Wearing a bright floral ensemble with her short hair dyed blonde, Chinese model Ma Yinhong struts a ShanghaiÂ catwalkÂ with a style and swagger that belie her 56 years.
She made her modelling debut just two years ago and is already in demand, working for leading fashion brands such as Dolce & Gabbana.
Ma is one of a growing number of olderÂ modelsÂ sought after by Chinese and international labels trying to court the countryâs growing faction of âsilver spenders.â
She seems to embody this target market of older Chinese who are spending more on themselves.
âI never go out without dressing up and getting made up. I never let myself look like an old granny,â Ma told AFP at a recent show for Uooyaa, which used a mix of younger Chinese and foreignÂ models, as well asÂ seniors.
With her bleach blonde cropped hair and punk-inspired style, 56-year-old fashion model Ma Yinhong is defying stereotypes of an age group commonly referred to in China as ‘aunties’
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Once confined largely to life insurance and healthcare ads, today glamourous ChineseÂ seniorsÂ are in demand for high fashion.
âThey save me as âbest for lastâ in fashion shows after youngÂ models, so I am quite visible,â Ma said.
By 2050, one in three people inÂ China, or 487 million people, will be over theÂ ageÂ of 60 â more than the population of the United States â according to the official Xinhua news agency.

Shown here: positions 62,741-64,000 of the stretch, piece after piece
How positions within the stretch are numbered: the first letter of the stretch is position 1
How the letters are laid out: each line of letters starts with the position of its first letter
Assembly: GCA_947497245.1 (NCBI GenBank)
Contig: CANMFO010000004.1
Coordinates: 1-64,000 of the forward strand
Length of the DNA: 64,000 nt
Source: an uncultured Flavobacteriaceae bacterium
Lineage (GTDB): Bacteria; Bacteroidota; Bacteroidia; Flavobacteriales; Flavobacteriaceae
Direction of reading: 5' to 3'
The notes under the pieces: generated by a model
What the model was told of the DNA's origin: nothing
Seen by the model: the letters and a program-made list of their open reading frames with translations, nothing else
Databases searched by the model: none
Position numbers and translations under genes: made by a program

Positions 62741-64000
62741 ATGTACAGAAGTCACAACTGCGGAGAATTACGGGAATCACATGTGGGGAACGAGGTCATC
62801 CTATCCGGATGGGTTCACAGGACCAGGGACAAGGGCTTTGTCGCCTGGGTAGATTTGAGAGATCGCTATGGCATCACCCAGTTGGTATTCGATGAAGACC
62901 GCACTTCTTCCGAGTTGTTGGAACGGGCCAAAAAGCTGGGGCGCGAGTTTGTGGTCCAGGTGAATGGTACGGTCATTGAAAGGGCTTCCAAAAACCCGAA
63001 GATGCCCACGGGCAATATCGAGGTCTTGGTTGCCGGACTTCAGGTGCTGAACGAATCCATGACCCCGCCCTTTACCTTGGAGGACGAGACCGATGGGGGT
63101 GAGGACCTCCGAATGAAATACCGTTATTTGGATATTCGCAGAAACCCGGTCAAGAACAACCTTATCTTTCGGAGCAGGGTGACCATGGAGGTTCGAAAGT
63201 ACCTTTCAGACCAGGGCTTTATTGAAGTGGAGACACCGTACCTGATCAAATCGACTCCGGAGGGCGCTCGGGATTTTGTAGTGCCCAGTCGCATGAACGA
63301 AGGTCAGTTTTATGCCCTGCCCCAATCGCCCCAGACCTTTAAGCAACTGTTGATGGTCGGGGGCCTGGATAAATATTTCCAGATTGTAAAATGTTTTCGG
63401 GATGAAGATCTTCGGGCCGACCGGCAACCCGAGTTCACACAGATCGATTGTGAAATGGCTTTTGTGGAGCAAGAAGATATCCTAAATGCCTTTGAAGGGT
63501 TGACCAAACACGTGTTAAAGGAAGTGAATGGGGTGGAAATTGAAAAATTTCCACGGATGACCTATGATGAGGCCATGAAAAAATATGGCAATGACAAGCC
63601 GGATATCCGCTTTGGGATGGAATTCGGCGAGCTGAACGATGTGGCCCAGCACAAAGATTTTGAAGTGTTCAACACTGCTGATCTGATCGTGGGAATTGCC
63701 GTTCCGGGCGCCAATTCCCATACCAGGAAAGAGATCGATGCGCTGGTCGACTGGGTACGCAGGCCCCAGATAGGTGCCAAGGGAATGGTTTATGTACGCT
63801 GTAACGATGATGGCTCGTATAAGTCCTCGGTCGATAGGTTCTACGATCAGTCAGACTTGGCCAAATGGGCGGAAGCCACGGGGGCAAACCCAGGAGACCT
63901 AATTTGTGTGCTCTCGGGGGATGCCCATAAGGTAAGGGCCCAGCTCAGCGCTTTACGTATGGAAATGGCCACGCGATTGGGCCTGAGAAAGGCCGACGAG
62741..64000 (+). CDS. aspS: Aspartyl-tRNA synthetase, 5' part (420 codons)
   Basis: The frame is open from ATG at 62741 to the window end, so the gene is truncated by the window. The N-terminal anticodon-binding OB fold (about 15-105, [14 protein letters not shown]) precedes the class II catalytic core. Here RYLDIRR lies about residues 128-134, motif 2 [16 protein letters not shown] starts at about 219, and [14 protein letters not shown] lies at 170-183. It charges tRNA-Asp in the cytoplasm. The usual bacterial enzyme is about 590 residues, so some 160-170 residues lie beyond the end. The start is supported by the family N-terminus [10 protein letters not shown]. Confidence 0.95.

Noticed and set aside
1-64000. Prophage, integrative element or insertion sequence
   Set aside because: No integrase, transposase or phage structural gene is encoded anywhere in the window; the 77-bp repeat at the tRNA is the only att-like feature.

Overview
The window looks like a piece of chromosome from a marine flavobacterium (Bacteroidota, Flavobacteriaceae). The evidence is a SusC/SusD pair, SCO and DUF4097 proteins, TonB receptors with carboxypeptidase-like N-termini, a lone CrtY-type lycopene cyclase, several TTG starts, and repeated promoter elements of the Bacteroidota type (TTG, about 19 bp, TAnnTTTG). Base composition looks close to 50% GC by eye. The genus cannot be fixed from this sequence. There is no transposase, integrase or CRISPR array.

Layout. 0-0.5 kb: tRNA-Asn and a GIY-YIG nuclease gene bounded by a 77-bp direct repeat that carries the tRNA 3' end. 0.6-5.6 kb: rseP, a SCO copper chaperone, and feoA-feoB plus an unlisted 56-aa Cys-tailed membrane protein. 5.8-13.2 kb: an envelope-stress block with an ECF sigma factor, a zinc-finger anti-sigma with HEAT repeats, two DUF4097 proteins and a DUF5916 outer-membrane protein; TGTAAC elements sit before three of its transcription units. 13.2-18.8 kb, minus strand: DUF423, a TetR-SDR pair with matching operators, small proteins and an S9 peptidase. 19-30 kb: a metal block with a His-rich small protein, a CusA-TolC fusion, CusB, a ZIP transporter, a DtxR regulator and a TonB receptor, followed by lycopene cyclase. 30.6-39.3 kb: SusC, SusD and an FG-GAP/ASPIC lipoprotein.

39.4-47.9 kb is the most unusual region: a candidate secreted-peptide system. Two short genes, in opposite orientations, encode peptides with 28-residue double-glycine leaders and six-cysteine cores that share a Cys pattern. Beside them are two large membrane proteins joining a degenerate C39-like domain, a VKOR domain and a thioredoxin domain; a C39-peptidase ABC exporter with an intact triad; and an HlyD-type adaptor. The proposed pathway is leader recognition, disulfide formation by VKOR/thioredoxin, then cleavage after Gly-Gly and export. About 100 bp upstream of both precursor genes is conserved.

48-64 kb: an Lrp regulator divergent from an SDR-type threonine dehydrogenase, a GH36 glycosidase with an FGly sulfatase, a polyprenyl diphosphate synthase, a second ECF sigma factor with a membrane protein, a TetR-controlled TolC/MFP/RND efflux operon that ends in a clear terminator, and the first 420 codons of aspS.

This greying population, combined with rising incomes and living standards, means an explosion in consumption byÂ Chinaâs elderly is forecast in coming decades.
Once expected to selflessly stay home and mind the grandchildren,Â seniorsÂ â particularly women â have become a coveted market for products like clothing, fashion accessories, cosmetics and travel, according to consumer research firm Mintel.
Portraying olderÂ modelsÂ in active, youthful lifestyles sells well in a culture with a strong tradition of respect and deference toward elders, part-time model Liu Wei said.
âA sense of sophistication can show in the facial expressions ofÂ seniors,â explained the 52-year-old.
He added: âHandsome young men, even with their good bodies, cannot convey maturity.â
Liu only began modelling two months ago and does it as a hobby. The owner of two listed companies, he typically appears in adverts as a successful businessman.
âThe market forÂ seniorÂ modelsÂ inÂ ChinaÂ is not huge yet but it is growing,â said Michelle Chien, a modelling agent with ESEE Model Management, one of the cityâs largest agencies.
This echoes a trend now well established in Western markets, where brands have been keen to tap the pockets of the affluent baby boomer generation.
In the past five years, catwalks globally have seen greaterÂ ageÂ diversity andÂ models such as Jacky OâShaughnessy, Jan de Villeneuve, and Elon Muskâs mother Maye Musk, making names for themselves as fashion stars in their 60s and 70s.
In her youth, Ma had hoped for a career in fashion design. She moved to Japan to study in the 1980s but did not graduate as she could not afford the fashion fees.
But she did not start modelling until getting her first gig two years ago after sending her photo to a Shanghai fashion house.
Despite fashion brands embracing the grey hair and wrinkles that come with olderÂ models, Ma said it was still important to stay stylish and in shape.
She gets her hair done every three weeks, and stays fit with daily breathing exercises and regular workouts at the gym.
Ma explained: âKeeping in good health keeps me on theÂ catwalk. There isÂ noÂ ageÂ limit in fashion, so hopefully my dream can continue.â